By Nick Bryant
BBC News, Sydney
"Twenty-one leaders, one great city."
The Apec summit is currently dominating the centre of Sydney
For weeks now, this catchy slogan has been emblazoned across newspapers and billboards in an attempt to persuade sceptical Sydney-siders that hosting the Apec (Asia-Pacific economic co-operation) summit is not such a bad thing.
But it has been a hard sell. The slogan is only a small part of the equation.
A fuller accounting brings in the 4,500 New South Wales police, 1,500 defence personnel, 450 federal police, one newly-purchased water cannon and 500 recently-vacated prison beds to accommodate all the arrested protesters.
The security bill for Apec has mushroomed to A$170m (US$140m, £70m) according to one government estimate - more than it cost to patrol the 2000 Sydney Olympics.
Then add the A$320m which business groups claim will be accrued by the decision from the New South Wales government to give Sydney a public holiday this Friday.
Diplomats and foreign reporters have converged on the city
And what of the impact on small businesses unlucky enough to be situated "behind the wire" - the rabble-resistant fence, 2.8m high and 5km (3 miles) long, which has been dubbed "the great wall of Sydney" and has disfigured one of the world's most beautiful cities.
On the positive side of the ledger, over 4,000 overseas officials and delegates will be descending on the city, wallets hopefully bulging.
And they will be watched, listened to and written about by over 1,000 members of the foreign media.
Still, many Sydney-siders are left asking: what is Apec for?
In answer to that question, it is worth remembering that the Apec forum is of the same extraction as the boomerang, the combine harvester, the black box flight recorder and the Granny Smith apple - it is an Australian invention.
Former Prime Minister Bob Hawke came up with the idea and in 1989 invited 11 countries to join him for the first summit at the Hyatt Hotel in Canberra.
The self-serving aim was not just to boost trade and economic co-operation, but to persuade Washington to accord the Asia-Pacific region a higher diplomatic priority just as the Cold War was drawing to an end.
For an international organisation to function effectively it has to be more than its sum of statistics
Mr Hawke's successor, Paul Keating, had bigger and bolder ambitions for Apec, and persuaded Bill Clinton to host the first leaders' summit in Seattle in 1993.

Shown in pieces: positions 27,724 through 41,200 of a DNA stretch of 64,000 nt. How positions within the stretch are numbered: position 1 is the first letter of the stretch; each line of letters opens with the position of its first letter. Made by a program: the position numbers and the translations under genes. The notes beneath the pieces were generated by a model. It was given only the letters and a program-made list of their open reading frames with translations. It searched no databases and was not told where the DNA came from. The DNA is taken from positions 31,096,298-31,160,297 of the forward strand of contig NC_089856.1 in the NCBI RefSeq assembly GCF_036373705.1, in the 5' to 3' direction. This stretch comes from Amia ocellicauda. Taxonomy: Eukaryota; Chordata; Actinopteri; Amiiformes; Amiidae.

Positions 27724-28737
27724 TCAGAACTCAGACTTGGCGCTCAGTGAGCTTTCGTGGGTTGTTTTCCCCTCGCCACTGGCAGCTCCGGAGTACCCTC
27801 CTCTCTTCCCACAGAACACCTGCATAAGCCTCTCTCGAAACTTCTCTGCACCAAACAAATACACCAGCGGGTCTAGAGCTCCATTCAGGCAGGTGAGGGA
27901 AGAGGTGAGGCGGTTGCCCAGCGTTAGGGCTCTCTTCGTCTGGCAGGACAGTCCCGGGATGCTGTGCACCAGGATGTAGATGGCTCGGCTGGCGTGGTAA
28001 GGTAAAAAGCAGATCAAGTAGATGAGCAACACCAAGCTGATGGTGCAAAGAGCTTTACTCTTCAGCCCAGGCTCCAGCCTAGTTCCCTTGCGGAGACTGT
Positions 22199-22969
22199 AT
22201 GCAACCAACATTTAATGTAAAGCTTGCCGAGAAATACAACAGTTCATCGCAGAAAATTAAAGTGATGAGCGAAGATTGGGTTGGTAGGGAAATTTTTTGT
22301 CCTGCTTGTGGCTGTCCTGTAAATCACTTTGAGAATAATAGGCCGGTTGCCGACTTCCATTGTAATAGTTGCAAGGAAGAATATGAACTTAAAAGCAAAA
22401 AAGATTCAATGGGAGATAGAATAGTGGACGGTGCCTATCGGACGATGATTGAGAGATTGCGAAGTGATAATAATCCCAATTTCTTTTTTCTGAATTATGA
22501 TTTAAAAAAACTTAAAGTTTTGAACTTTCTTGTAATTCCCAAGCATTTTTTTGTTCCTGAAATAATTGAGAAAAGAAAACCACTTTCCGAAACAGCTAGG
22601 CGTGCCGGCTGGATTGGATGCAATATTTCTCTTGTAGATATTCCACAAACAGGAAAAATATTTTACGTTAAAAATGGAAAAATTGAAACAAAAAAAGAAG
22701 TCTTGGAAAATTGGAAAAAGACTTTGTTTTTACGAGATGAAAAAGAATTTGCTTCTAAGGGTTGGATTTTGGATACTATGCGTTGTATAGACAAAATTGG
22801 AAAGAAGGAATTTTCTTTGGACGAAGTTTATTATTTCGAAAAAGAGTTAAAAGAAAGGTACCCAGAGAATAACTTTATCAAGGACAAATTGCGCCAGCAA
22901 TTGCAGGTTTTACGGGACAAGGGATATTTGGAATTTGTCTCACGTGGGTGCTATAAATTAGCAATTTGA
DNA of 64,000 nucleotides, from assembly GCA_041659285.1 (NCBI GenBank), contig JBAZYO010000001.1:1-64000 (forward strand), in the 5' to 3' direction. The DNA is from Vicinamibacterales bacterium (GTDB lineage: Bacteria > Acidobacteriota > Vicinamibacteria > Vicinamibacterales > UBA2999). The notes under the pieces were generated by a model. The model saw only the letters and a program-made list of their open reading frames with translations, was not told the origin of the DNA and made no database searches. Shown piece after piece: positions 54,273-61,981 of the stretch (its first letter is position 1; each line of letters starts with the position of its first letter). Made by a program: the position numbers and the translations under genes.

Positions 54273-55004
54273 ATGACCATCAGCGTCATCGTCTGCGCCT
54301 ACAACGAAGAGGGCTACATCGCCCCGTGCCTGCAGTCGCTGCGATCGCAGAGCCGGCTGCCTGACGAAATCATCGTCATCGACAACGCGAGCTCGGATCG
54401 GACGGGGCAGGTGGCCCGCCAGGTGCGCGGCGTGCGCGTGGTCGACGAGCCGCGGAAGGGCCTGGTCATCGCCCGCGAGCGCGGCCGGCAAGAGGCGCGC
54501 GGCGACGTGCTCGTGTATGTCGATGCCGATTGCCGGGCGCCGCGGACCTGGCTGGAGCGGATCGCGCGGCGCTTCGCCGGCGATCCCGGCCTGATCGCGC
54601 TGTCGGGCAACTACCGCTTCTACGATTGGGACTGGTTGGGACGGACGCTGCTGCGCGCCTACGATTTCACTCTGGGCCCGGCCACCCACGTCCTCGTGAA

But it is still easy to agree with a leading Australian diplomat's famously disdainful one-liner: that the Asia-Pacific Economic Co-operation was "four adjectives in search of a noun".
Peter Hartcher, the international editor of the Sydney Morning Herald, goes further -suggesting that Apec is "21 leaders in search of an agenda".
Nobody doubts that the members of Apec have economic and diplomatic clout. This summit will bring together countries which account for 56% of the world's economy, 40% of its population and 48% of its international trade.
Apec has six out of the world's 10 largest carbon emitters and five of the world's six largest standing armies. In Indonesia, it has the world's largest Muslim nation.
But for an international organisation to function effectively, it has to be more than its sum of statistics.
Fans of the Apec model commonly cite three instances where it proved it punched its diplomatic weight.
The first came at the inaugural leaders' meeting in Seattle, which President Clinton used to help break the impasse over the stalled "Uruguay round" of international trade talks.
The second came in 1999, where the Apec summit in New Zealand helped pave the way for Australia's intervention in East Timor.
And the third happened in Vietnam, in November last year, when Apec leaders agreed to a statement condemning North Korea's nuclear test the month before.
This year in Sydney it is hard to see where a concrete diplomatic achievement anywhere near that scale will come from.
This year's end of summit photo is the subject of much speculation
Prime Minister John Howard has placed the environment at the top of the agenda, since the world's three most voracious energy consumers - China, the US and Russia - are all in attendance.
But he knows that the summit will not produce any binding targets for cutting greenhouse emissions.
Instead, he is aiming for something much less ambitious and much more diplomatically opaque: reaching a regional consensus on a post-Kyoto framework.
In reality, Australia's beleaguered prime minister is hoping to boost his green credentials ahead of an election which the polls suggesting he will struggle to win.
Much of the pre-summit hype has focussed on what the leaders will wear in their "family photo", where traditionally they don the national costume of the host country.
So far it remains a closely-guarded sartorial secret, with Mr Howard ruling out Speedo swimming trunks, or budgie smugglers as they are called here.
It is a gift to the critics of the summit. Apec 2007: One great city, 21 world leaders and a very expensive photo-opportunity.